And then he turned to a page titled “Lionel Smith Temporal Delta / Unclassified” with two mugshots. One was the photo from his passport (what a crap photo it was). But what shocked him was that right next to it was another photo of… him, or somebody who looked very much like him. If Lionel had a clean-shaven handsome twin brother who went to the gym and didn’t eat rotten Chinese every day, that would have been him. “Branch #89753 merged into Master - Commit 075f262” said the text under his own photo. Who was that man? Was that him then? Before the time-line changed, like the uniforms said? When was that? At what point was this time-line altered anyway? He looked at the technical details: “Merged on Monday, 10th February, 2020 at 03:10:46 UTC”. Fucking yesterday mate.
For a moment, he forgot about the 60 grand. This paper was saying he had been someone else until yesterday, some spoilt pretty boy with a barely contained smug smirk in that passport photo. He wanted to know more. He forcefully flipped the page, almost tearing it out of the folder. Next page showed only one photo: This seriously fit MILF. Wouldn’t mind dipping his cock in that, he thought… but what sweet eyes too though. He shivered. Man, that was one beautiful woman. Seriously, he could fall in love with this one. She looked good even in her passport photo, and who takes good passport photos? He guessed the other smug pretty boy in the previous page did. The fucking happy passport photo couple, he thought and sneered.
Screw the coffee, he grabbed a can of Carling from the fridge. The can still felt warm, fucking fridge was broken after all. Couldn’t be bothered right now. Sat right back, took a long swallow from the can, and looked at the MILF again. Fuck she was gorgeous. Katherine eh? “Hi Katherine” he said. There was something weird in his voice, he must be getting a cold. He cleared this throat.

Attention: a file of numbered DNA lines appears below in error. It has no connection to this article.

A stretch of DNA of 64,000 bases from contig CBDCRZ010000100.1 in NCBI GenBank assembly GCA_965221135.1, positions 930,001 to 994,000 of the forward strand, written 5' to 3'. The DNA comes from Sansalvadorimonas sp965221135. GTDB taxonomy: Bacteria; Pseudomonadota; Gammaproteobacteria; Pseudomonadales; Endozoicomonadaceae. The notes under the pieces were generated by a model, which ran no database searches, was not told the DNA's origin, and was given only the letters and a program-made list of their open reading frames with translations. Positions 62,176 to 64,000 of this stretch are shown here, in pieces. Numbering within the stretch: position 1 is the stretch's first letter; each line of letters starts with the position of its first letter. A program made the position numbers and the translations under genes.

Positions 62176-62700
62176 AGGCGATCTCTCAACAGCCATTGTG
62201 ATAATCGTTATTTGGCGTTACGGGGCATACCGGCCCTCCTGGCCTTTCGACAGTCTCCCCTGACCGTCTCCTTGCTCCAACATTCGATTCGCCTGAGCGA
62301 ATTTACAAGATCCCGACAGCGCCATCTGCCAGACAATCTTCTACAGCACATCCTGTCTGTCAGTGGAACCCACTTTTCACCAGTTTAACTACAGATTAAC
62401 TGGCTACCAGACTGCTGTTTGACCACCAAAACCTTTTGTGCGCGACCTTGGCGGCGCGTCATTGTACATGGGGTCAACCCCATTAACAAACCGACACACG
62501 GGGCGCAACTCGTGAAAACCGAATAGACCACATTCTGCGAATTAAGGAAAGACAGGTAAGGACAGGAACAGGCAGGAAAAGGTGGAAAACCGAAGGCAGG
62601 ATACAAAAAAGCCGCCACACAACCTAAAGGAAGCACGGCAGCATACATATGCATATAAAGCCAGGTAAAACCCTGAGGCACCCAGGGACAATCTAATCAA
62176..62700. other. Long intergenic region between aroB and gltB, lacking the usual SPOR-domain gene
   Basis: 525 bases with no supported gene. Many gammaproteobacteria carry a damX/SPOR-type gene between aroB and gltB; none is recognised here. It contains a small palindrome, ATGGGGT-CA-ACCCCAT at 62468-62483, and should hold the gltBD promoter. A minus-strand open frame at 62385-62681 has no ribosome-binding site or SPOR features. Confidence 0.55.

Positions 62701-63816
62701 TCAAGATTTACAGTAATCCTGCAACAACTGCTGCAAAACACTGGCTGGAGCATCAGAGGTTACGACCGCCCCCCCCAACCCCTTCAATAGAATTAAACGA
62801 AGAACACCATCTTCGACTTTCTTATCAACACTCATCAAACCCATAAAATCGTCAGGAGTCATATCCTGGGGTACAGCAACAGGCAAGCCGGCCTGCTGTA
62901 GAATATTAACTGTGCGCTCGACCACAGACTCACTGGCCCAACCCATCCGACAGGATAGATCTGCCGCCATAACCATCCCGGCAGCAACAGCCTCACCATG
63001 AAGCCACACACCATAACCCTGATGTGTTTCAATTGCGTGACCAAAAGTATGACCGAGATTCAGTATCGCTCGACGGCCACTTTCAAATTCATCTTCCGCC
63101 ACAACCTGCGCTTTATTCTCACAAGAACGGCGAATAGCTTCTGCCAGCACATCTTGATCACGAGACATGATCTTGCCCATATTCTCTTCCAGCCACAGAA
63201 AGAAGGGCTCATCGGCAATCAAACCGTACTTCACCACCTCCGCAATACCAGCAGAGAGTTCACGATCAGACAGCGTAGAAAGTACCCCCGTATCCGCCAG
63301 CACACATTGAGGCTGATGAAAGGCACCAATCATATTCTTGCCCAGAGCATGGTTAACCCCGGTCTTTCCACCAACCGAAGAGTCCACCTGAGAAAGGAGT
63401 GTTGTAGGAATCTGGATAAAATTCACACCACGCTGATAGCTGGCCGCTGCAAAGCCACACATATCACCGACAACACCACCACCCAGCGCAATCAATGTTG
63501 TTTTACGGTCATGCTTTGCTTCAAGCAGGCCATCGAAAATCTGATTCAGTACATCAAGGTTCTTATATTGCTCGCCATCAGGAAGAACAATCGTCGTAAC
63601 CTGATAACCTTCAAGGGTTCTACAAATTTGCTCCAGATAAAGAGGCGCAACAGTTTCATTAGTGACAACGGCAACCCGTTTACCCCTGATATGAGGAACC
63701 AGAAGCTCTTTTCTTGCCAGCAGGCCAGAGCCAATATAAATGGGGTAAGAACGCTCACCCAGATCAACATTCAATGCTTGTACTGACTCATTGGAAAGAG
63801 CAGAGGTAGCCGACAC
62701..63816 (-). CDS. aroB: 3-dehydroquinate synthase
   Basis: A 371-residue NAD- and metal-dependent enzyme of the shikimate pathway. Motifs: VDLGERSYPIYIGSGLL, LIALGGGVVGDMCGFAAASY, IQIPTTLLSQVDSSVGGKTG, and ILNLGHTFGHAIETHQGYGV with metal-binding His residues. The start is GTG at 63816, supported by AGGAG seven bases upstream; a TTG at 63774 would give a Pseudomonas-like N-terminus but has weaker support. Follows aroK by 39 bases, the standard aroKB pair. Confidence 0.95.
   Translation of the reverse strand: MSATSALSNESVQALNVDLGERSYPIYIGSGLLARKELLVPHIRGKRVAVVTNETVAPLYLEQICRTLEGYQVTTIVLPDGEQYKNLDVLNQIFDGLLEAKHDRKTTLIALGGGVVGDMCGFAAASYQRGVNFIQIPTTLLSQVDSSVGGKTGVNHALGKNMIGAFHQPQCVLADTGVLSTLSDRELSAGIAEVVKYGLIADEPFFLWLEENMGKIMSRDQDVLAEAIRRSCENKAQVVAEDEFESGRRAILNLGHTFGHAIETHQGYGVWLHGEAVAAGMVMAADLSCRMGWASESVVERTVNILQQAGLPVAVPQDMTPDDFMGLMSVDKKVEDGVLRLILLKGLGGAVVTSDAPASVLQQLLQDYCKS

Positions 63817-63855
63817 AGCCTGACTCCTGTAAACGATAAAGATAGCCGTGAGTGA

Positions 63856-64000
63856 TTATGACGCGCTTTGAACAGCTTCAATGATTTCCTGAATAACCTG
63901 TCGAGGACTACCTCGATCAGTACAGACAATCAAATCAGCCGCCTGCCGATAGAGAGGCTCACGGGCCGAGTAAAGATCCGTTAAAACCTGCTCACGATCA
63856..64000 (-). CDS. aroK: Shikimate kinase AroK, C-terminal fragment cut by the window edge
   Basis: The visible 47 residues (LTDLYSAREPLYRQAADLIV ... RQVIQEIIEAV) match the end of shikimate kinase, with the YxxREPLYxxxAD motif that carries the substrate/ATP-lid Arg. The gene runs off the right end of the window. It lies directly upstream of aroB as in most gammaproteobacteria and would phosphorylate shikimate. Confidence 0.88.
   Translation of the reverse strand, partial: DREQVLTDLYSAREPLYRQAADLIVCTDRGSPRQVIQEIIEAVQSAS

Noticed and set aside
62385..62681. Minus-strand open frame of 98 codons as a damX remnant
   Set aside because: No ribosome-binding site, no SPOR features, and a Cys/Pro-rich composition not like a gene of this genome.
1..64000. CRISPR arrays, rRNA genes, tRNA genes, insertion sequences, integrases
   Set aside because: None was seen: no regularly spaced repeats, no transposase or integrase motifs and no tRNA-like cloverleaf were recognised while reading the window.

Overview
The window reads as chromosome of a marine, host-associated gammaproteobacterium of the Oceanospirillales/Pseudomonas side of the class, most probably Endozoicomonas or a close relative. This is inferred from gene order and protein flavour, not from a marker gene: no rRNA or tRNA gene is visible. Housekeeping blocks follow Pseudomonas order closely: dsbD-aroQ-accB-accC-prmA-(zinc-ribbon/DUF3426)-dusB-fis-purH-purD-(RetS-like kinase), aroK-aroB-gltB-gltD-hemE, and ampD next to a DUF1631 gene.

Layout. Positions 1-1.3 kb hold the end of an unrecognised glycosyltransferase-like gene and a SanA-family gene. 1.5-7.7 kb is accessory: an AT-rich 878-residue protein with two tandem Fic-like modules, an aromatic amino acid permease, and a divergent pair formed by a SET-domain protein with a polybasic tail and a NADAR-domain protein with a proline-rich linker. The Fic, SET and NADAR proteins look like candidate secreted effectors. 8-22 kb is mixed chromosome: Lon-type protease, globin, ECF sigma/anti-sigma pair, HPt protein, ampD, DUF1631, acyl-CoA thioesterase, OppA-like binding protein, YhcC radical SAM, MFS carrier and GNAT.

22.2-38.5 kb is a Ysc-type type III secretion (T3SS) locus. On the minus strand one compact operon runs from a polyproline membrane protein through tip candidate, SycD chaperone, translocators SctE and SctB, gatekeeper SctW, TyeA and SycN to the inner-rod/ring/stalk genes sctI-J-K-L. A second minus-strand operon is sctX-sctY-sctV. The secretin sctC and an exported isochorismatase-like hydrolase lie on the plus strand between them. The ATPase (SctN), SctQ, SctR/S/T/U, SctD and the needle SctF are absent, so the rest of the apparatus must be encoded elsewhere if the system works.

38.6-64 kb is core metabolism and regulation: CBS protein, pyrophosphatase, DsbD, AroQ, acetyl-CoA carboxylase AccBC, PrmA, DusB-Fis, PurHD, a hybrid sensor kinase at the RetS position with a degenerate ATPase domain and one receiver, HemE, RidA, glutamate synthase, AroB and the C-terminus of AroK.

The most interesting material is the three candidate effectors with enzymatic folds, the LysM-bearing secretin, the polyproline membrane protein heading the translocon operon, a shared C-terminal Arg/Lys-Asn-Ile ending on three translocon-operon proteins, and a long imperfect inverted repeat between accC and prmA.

All of a sudden he felt a little pissed off. Who were these people to come here and give him a folder of crap that “could have happened”. He didn’t understand. Did this stuff happen or not? Are these real people or not? If so, where are they? Where is Katherine, for some reason he felt a need to keep looking at her. Did she exist? Easy answer, right under the photo with the ”commit” comment: Deceased, 2001. Almost 20 years ago.
He was so pissed off. He flipped Katherine’s page over to look at what he was sure were a bunch of smug little brats right out of a toothpaste advert or something. He wasn’t wrong. Pretty kids, like their parents. Pink blond and smiley. The girl looked a bit like Lionel’s mother. So Mr clean-shaven had the pretty wife AND pretty kids then. Barbecue in the garden then, was it? Vote Tory and give to Greenpeace too fucking was it?
He threw away the empty can, grabbed a fresh one from the fridge. On second thought, he grabbed the whole pack out of the fridge. It would only get warmer in there. Best to put it out in the garden, it would probably keep much cooler out there. He shoved the rest of the pack out and closed the door. This time he downed half a can. Something about those kids faces pissed him off. He turned back to the page with Katherine The MILF. So. Fucking. Pretty. But in that weird way, yeah? Like, she made him dizzy and this was just a fucking passport photo.
Shit. She’d been the one, innit. She had been it. He’d met the one. He’d been fucking married to her until bloody Sunday night. They’d have probably have fallen asleep on Sunday night, for the last time, after some lame suburban shite thing, Sunday roast with the kids or whatever these people do… What did these people do anyway?